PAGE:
ENG229 Literature and Medicine

ENG229 Literature and Medicine

 

Information Literacy Instruction 2010

Assist. Prof. Mark Jackson, Reference and Online Resources Librarian

 

Use Google Scholar to get a sense of what has been written in “scholarly” literature about your topic. What is a scholar? A scholar is a learned person; someone who by long study has gained mastery in one or more disciplines.

 

If you are going to use the Internet, look for high-quality authoritative sites that will provide first-quality information!

 

Evaluating what you find: Is it appropriate?

 

Cornell University Library’s Evaluating Web Sites: Criteria and Tools (http://www.library.cornell.edu/olinuris/ref/research/webeval.html) is an excellent site with plenty of great information.

 

Using Books

 

Use the Bloomfield College Library Online Catalog to find a book about your topic or author. Books and print forms of information are ESSENTIAL to a well-written, quality essay or research paper. Access the ONLINE CATALOG HERE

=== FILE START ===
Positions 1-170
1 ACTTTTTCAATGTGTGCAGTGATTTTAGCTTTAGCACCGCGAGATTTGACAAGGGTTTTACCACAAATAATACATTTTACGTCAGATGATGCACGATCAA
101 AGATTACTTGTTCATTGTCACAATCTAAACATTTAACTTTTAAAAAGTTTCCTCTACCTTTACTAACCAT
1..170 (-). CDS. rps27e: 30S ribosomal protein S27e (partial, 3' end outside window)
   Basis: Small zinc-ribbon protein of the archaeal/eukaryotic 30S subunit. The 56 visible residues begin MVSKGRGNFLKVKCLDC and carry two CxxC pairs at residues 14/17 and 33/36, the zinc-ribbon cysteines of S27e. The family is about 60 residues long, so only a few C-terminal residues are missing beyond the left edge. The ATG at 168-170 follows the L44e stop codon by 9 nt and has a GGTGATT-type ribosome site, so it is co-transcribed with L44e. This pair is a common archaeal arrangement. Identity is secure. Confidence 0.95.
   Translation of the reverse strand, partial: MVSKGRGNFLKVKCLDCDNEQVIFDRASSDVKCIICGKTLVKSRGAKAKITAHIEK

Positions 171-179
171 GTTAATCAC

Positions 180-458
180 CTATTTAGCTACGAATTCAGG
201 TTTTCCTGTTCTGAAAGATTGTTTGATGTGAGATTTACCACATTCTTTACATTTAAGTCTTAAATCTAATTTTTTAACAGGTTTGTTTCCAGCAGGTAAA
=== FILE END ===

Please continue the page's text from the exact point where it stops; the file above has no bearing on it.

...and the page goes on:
Using databases:

 

Literature Resource Center

ProQuest Research Library

Academic Search Premier

 

These databases can be accessed from the HERE [http://ezproxy.bloomfield.edu/public/databases.htm]

Databases can be accessed from home. You will be prompted to enter a username and password. Use the username and password that you use to access the Bloomfield College email system.

 

Why use these databases? They provide authoritative, research articles that are usually NOT available on the Web. These articles are from journals. A journal is a type of periodical that contains scholarly articles written by specialists aimed at other specialists in a particular field. An article in a scholarly journal is usually documented with footnotes and/or a bibliography. For the most part, scholarly journals are published monthly or quarterly and contain little advertising or few, if any, color illustrations. Also referred to as "Peer Reviewed" or "Refereed," a scholarly journal features articles that usually contain original research (qualitative or quantitative) and have been reviewed and selected by other scholars in order to be published.

Assessment: Use ProQuest, Academic Search Premier or any of the Literature resources, and locate one article that discusses some aspect of the author of your choice.

If you need help, email mark_jackson@bloomfield.edu

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